Vaccines are necessary within society as preventative medicine. They help us achieve ‘community immunity’; which in turn safeguards public health. In the UK, vaccines are not currently compulsory; but how far can the government go in compromising our autonomy in the name of protecting public health?
The World Health Organisation (WHO) suggests that for herd immunity to be achieved, 95% of the population must be vaccinated. Currently in the UK, routine vaccinations for children and adults routinely fail to achieve this quota. The reasons for low vaccine uptake have been identified as, but not limited to, anti-vaccination campaigns, under-served populations and vaccine hesitancy. This leaves the government with two problems;
- It must ensure that the entire population has easy access to vaccines; and
- It must seek to convince the population to receive the vaccine without breaching human rights.
How should the government approach vaccination programmes in the context of COVID-19?
Would a mandatory vaccination be legal? When considering this question in the context of COVID-19 let us first examine the wider implications of the disease.
The recent constraints on our right to private life, right to education, right to work and freedom of movement and association, have been enforced in the name of protecting our right to life, and subsequently our right to health. The pandemic has been viewed as a health emergency and therefore these measures were tolerated. Despite challenges arguing that lockdown was not justifiable under primary legislation (See Dolan V SSHSC ) these constraints have often been justified with the goal of protecting public health. But how does government strike the balance between public health and human rights as COVID becomes the new normal?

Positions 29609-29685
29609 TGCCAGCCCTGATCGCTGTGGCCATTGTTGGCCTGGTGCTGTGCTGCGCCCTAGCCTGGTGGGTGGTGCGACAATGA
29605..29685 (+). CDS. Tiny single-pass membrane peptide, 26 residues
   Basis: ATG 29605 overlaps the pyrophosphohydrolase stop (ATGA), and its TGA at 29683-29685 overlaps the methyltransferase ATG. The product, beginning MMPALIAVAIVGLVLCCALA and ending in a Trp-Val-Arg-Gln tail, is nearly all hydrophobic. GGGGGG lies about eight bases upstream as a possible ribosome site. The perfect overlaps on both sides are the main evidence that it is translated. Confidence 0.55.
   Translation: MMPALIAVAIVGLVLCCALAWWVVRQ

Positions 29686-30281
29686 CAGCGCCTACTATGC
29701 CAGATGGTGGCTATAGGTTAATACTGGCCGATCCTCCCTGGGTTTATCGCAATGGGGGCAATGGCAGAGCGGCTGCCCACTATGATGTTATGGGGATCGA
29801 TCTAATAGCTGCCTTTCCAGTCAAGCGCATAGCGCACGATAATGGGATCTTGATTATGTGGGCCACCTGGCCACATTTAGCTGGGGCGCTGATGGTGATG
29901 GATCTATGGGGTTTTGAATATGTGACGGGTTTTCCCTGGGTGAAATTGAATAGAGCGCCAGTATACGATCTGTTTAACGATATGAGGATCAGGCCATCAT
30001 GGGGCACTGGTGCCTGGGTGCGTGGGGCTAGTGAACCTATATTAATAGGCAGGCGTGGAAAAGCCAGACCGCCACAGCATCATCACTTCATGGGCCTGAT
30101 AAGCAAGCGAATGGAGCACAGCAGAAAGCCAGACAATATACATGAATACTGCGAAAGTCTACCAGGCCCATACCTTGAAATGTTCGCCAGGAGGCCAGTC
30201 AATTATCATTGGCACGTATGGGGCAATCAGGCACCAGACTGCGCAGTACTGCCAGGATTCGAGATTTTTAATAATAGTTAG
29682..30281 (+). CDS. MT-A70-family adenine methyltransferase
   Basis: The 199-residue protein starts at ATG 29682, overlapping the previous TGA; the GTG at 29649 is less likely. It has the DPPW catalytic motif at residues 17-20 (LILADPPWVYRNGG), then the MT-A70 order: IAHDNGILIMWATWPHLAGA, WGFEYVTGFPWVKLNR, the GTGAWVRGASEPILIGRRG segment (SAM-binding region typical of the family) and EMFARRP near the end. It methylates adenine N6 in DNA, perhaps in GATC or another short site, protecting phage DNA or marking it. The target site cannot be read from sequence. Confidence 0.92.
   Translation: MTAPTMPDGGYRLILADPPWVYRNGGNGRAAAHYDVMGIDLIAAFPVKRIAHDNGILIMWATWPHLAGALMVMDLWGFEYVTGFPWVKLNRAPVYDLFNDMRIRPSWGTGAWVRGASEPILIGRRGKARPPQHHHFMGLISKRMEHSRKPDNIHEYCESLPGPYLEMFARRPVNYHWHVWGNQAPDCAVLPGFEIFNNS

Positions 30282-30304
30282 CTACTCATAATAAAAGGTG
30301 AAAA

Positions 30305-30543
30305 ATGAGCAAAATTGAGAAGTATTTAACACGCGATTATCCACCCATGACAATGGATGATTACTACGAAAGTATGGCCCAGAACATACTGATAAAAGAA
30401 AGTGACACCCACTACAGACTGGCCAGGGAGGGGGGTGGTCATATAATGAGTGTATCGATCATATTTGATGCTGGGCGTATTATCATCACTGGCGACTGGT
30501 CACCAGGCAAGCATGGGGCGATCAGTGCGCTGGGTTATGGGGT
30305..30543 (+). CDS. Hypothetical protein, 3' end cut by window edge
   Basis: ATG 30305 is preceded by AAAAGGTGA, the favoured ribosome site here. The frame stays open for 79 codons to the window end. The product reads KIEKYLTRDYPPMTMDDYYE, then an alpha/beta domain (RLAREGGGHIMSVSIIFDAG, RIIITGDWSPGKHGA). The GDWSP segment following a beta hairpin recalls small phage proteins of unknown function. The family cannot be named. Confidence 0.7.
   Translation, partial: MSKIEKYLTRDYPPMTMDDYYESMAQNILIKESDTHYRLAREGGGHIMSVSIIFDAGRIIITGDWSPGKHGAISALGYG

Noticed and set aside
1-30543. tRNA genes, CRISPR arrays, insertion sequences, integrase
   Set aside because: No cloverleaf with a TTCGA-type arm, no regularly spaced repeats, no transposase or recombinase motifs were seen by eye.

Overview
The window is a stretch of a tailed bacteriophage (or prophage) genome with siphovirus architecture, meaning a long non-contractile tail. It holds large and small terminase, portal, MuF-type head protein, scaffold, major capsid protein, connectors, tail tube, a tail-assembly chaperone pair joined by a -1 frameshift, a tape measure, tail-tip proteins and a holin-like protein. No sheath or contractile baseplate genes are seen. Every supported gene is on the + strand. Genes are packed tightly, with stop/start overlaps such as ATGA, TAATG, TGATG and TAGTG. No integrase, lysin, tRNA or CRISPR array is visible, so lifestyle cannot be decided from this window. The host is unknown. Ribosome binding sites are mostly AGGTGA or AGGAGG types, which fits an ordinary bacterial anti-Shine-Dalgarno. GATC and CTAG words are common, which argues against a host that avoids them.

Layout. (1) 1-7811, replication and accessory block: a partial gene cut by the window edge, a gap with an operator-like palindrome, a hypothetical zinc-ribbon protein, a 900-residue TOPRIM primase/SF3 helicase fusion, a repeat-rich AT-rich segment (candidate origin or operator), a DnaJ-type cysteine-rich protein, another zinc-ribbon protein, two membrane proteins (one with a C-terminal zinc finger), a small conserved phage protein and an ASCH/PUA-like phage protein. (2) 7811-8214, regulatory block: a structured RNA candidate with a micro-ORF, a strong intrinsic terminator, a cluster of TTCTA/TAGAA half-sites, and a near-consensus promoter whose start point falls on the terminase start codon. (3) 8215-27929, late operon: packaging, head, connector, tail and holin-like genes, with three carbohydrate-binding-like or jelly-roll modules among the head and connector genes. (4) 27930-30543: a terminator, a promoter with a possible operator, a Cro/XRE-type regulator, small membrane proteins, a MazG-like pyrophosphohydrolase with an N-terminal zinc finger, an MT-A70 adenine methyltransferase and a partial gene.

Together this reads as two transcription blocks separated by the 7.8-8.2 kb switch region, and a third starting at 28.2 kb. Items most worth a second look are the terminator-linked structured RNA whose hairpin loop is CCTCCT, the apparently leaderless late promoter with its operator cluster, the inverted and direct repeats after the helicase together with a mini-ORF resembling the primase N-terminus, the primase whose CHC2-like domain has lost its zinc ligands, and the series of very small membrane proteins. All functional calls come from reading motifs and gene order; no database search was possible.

Public Health vs. Individual Rights
Article 8 of the European Convention on Human Rights guarantees the right to respect for private and family life. It is a qualified right however; meaning that there is scope for exceptions such as crime or health. We must therefore determine whether a mandated vaccine would be proportionate means to achieving a legitimate end. We can all agree that the aim of combatting COVID-19 is legitimate, but the crux of the issue lies in whether it is necessary for 100% of the population to be vaccinated against the disease.
A forced vaccine would undoubtedly be a breach of article 8, our right to private life; yet under article 8(2) it can be argued that the importance of public health, by way of a vaccine, trumps this right.
As seen in Storck v Germany, (para 143) even a minor infringement to ones bodily integrity without consent is a breach of article 8. This case further highlights the importance of the positive obligations binding a state to protect its citizens from unwanted interferences into their private lives, such as unwanted vaccines.
However, article 8 does not afford an unqualified and unlimited right to do with one’s body as one wishes. As seen in Acmanne v Belgium, where a law requiring X-rays to be carried out to prevent tuberculosis in children was not found to be a breach of article 8.
The grey area arises as we ask ourselves how important is it for the entire population to be vaccinated against COVID-19. As is the nature of vaccines, if over a certain threshold of people are vaccinated then the circulation of the disease amongst a few unvaccinated people is immaterial and not threatening.
So perhaps, we can achieve our aims of combatting COVID-19 with a widely available vaccine that is not forced upon those who deign not to receive it.
Under the International Covenant on Civil and Political Rights the ‘least restrictive’ route should be taken at all costs. So government led encouragement to take the vaccine, perhaps with the implementation of various government sponsored incentives, may prove to be effective enough and could achieve the aim of herd immunity without breaching article 8.
Article written by: Shimon Goldwater and Talia Lerman